This is a list of the common species in this world. There is an overview of each, which is accompanied by a more detailed description of each species if you click on their name. Note that these give an overview of the most common way these species are portrayed; it is perfectly possible to play a character that defies these definitions in some way.
If you have a concept for a character you wish to play, from a species not listed here, please email firstname.lastname@example.org and we can discuss how your concept can be made to work with the world.
Whilst there are stranger things out there, these represent the vast majority of beings one is likely to encounter.
The Dwarves were the miners and master craftsman of the Empire. Their craftsmen had been part of many of the great works of the Empire. They felt that theirs was a place of respect and honour, though secretly the Elves disdained them. When the Empire fell, the Dwarves felt betrayed, having not been taken into the confidence they had come to expect from the Elves. The Dwarves were among the slowest to break from their tradition-bound ways, and there is still a perception that “Dwarven made” is best.
The Fae were the entertainers and artists at the Elven courts. Though their arts were held in great esteem, they were never permitted to learn practical skills, and this left them devastated by the Fall. Many Fae, unable to adapt, simply starved to death. In the years after the Fall, Dwarves and Humans generally held ill-concealed contempt for the effete ways of the Fae, but this is changing as those who remain struggle with the rest merely to survive. It is an article of faith for the Fae that they are truly immortal, and that any Fae who falls is simply waiting for rebirth.
Though widely shunned by Imperial society, some Goblins found a place within it: as spies, saboteurs and thieves. Goblins were known to be useful to those living on the edges of society, but the High Elves exploited this: the Empire could out-bid any renegade in hiring a mercenary Goblin, and they were used to infiltrate various trouble-making groups. A small number of Goblins were able to retire and live lives of luxury after rooting out, and bringing about the execution of, a number of prominent Wood Elves. Other Goblins began to aspire to that life, not realising that this was just another Elven way of keeping them in their place: forever outcasts. Even to this day, Goblins are considered untrustworthy and treacherous, especially by the Wood Elves.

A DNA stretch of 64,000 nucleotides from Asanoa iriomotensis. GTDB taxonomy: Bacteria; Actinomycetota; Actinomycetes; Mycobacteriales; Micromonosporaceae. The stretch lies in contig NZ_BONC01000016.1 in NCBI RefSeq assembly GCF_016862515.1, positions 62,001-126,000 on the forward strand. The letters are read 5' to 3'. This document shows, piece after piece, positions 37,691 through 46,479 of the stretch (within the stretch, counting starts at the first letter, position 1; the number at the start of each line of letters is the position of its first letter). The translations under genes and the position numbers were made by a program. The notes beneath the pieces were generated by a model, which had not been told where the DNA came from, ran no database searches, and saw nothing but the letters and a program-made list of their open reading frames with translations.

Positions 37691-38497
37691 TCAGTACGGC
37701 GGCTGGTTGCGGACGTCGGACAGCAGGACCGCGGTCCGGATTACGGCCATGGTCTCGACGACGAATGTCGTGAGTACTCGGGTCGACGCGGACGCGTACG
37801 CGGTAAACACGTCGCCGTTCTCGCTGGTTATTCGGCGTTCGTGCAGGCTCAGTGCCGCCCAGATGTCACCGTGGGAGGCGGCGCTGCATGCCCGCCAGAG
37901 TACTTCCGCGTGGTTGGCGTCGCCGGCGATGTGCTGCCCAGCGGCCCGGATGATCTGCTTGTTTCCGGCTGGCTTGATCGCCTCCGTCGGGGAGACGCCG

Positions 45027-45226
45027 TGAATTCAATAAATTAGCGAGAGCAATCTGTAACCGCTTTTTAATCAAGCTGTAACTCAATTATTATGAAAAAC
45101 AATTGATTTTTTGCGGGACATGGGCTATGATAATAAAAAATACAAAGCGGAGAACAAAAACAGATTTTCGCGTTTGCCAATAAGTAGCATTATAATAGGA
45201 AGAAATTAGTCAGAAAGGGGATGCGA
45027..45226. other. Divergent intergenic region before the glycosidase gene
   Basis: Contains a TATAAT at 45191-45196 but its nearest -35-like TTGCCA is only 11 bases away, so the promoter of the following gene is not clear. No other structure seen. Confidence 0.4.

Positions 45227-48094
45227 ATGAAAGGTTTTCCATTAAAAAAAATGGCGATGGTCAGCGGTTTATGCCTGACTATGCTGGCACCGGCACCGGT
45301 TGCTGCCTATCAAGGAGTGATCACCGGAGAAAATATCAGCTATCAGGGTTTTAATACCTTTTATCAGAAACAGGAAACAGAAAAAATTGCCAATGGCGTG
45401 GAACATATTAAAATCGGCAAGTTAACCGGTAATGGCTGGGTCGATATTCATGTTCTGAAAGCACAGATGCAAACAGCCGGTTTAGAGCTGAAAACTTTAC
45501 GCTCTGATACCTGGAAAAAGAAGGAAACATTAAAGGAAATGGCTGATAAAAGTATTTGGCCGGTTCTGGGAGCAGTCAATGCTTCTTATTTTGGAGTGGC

The most numerous single species in the Imperial age was the Humans. With their short lifespan and rapid reproduction, the Empire used Humans as menial labourers, farmers and traders. Unlike the other short lived species such as the Orcs and Goblins, who were considered too vicious for their perfect society, the Elves regarded the Humans as one might a well-trained sheepdog: useful, but hardly suitable company at table. Since the Fall, Humans have remained ubiquitous, but are fragmented, even more so than any others. There is a saying among the Dwarves: if you sell an axe to a Human, the first thing he’ll do is fell another Human with it. It’s not quite true, but there is a grain of truth in it.
A short-lived species of warriors, the Orcs never submitted to the Elves, and were never accepted into Imperial society. As punishment, the Orcs were driven out into the most remote places, forced to live on the scraps they could steal by raiding remote villages before fleeing when armies of Humans, under Elven officers, were assembled to chase them away once more. This lifestyle demanded that only the strongest and hardiest Orcs survived. When the Empire fell, the Orcs were better off than most, knowing when to fight and when to flee. In the post-Imperial world, the Orcs are the second most numerous species, but while they have integrated to some extent, they are still viewed as the barbarian raiders they once were.
Descendants of those elves who rejected the strict confines of the Empire, the Wood Elves were the outcasts of Elven society. Even an elf born outside the Empire could not rejoin it, though few tried. For the Wood Elves, freedom was highly valued, and most Wood Elves lived either solitary lives, or in small family groups. This made them vulnerable during the anarchy after the Fall, and few survived. To this day, their outcast nature remains, but for a very different reason. Today, the Wood Elves are treated with suspicion and fear. Some claim they were in conspiracy with the High Elves to bring destruction on all, some merely hold an old grudge against their former masters. The irony of this is not lost on the Wood Elves.
Since the collapse of the Empire it has been found that humans can breed with both elves and orcs. The resultant offspring are always sterile and tend to take on some traits of both parents. Some communities are more accepting of these than others. No other species are known to be able to interbreed successfully with humans, nor have an orc and an elf ever been known to have produced offspring together.